I think electronics have ruined relationships between children and perants, as it seems most people I talk to have the issue of getting the kids away from video games or tv.
My son who's 8 (and lives with his mum) seems to spend a lot of time watching tv or playing DS games.
similarly my nephew who is 6 knows more about ds/wii/xbox than most teenagers and has no interest in books.
When my son comes to stay he has a culture shock as the tv doesn't go on and we don't really play the wii, my step son doesn't really show too much of an interest in them he would rather read and play lego, when he does go on them he loses interest quickly and will go back to lego ect.
DD is 5 and a half and always has a bed time story, even if it's just a very short one. Last christmas she had a 365 bed time story book, so most evenings me or her mother reads her one of these then she quickly gets flat out.
DS is a different kettle of fish, he gets bored easily with stories at bedtime, so unless he specifically asks for one we tend to do the reading with him in the daytime. Granted it's almost always The Gruffalo or some Mr Men books that get read over and over, but it's still that time with them.
Luckily both me and the other half read a fair bit, so have the patience, and a varied collection of books we've kept from childhood to help give that variety at times.
I always read to my eldest when I can. Now that he's 5, we're now re-reading some of his earlier books with him reading pages back to me. He has a school book as well, so we tend to read from 2 books each evening.
We've also started moving towards books with chapters or points in the narrative where you can put it down at the end of a page and wait till the next evening to find out.
It goes without saying that reading books to children opens up a lot of experiences and aids their development, even from an early age.
* Asking them what will happen next;
* Finding a word on a page, counting instances of words;
* Looking for a character or item in the pictures;
* Asking them to describe the images, retelling the story in their own words;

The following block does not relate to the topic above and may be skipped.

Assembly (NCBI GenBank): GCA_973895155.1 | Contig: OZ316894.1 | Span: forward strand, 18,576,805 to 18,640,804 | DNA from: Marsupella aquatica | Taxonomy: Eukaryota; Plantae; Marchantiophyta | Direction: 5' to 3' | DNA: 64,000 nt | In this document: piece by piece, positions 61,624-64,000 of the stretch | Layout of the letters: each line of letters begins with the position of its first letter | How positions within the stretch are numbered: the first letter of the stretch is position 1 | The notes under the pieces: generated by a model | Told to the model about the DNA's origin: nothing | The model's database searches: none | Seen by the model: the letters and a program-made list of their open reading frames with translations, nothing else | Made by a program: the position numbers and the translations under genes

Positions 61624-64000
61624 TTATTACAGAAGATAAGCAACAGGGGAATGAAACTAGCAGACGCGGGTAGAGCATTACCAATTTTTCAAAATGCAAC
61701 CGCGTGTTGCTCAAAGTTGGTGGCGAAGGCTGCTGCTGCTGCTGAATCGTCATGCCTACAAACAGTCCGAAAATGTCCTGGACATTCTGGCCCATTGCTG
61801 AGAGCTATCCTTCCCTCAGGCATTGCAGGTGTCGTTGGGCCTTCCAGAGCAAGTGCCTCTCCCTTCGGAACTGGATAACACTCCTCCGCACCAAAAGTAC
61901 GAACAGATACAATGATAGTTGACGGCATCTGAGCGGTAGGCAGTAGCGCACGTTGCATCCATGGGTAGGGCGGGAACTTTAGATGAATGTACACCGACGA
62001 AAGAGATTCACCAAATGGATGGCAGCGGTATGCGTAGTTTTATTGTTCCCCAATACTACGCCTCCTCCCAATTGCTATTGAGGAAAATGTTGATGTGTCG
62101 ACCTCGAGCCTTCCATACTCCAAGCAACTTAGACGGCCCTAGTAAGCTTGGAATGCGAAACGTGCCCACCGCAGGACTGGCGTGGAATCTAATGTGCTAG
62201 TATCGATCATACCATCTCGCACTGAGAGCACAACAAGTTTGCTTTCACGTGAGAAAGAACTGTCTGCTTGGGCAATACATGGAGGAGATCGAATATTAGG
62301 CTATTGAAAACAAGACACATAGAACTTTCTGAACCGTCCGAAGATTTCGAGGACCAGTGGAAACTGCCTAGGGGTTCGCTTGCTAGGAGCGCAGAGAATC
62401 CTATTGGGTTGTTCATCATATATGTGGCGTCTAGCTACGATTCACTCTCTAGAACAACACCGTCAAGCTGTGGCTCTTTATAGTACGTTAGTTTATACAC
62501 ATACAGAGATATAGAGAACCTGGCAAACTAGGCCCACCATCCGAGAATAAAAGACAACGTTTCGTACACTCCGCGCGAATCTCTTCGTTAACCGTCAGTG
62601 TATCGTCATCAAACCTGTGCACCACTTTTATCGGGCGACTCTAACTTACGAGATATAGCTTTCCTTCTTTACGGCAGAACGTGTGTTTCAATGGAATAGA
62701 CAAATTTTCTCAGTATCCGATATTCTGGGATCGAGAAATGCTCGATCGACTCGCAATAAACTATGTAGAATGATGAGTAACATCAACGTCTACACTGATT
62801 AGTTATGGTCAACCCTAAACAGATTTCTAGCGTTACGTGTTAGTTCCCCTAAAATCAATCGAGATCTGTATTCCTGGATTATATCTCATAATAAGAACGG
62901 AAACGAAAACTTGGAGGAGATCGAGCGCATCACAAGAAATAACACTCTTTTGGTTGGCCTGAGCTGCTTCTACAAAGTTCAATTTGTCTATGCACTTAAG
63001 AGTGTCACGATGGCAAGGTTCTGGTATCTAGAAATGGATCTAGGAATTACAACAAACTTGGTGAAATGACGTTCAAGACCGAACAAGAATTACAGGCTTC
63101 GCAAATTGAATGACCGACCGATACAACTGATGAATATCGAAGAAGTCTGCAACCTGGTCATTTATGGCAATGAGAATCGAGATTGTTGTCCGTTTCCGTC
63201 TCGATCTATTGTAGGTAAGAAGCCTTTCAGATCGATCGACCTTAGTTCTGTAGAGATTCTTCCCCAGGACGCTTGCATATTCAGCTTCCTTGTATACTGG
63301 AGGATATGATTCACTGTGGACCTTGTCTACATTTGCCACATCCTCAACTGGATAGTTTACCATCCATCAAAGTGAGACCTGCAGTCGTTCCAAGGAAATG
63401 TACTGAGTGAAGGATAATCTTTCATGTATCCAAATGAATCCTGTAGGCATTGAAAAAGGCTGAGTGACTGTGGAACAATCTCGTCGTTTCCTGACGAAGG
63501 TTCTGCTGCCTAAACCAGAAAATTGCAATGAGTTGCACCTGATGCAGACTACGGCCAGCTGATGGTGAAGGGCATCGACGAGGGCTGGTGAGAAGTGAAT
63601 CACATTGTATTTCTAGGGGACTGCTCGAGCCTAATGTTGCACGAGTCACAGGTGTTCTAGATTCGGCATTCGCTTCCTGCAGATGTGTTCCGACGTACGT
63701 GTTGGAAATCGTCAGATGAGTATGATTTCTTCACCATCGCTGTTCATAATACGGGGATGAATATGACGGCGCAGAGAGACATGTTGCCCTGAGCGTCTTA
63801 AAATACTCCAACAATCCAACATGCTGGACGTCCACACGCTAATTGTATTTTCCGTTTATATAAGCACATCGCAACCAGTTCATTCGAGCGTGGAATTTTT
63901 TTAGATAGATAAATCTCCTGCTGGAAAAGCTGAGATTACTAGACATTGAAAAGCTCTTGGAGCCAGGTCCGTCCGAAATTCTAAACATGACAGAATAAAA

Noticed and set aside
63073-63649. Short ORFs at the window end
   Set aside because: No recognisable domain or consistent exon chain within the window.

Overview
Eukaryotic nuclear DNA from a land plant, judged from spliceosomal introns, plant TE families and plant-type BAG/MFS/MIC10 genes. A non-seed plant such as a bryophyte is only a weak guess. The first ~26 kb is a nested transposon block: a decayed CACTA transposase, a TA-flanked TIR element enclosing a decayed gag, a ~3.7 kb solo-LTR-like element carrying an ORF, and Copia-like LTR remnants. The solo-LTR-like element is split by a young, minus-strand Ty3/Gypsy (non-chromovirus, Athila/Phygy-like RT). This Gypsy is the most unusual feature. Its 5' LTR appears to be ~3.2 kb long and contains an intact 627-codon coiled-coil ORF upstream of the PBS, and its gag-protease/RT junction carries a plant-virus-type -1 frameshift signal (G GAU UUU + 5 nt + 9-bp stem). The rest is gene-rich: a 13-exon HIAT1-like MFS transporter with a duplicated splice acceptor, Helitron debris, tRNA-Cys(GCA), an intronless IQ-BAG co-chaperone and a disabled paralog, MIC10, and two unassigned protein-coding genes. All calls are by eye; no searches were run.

But most nights tend to end with us discussing things that have happened during his day, or what we might do tomorrow. The conversational tangents are as much a part of why you make yourself available to your child every evening, it's not just about the reading.
I then leave the book(s) with him to read through again before he actually goes to sleep, rather than put them back on the shelf immediately. A bit like leaving kids to babble away on their own in the mornings when they're toddlers, I'm sure it helps to leave the books with him to "read" on his own before bed.
What I'd also love to find a good source of free children's picture books online that I can then display on an eReader/tablet, to expand on the number of books he has available to him. Currently I just use it from time to time to watch a cbeebies bedtime story instead.
My youngest has just turned 1. He enjoys me reading his little plastic books to him, even when it's just counting animals, so I hope he'll enjoy reading as much as the eldest. I'm actually encouraging the eldest to learn to read on his own by telling him he'll soon be able to read to his brother. I can tell from the smile on his face when I suggest it that I know he'll get a sense of pride out of that achievement.
I agree about leaving them to read the books. With all three of my children, as soon as they could read, they had the choice at bedtime of either going to sleep or reading as long as they want - naturally they always chose to read, with the result that all of them are now avid readers, and it was very rare that I actually had to tell them to stop reading and go to sleep, they usually fell asleep while reading.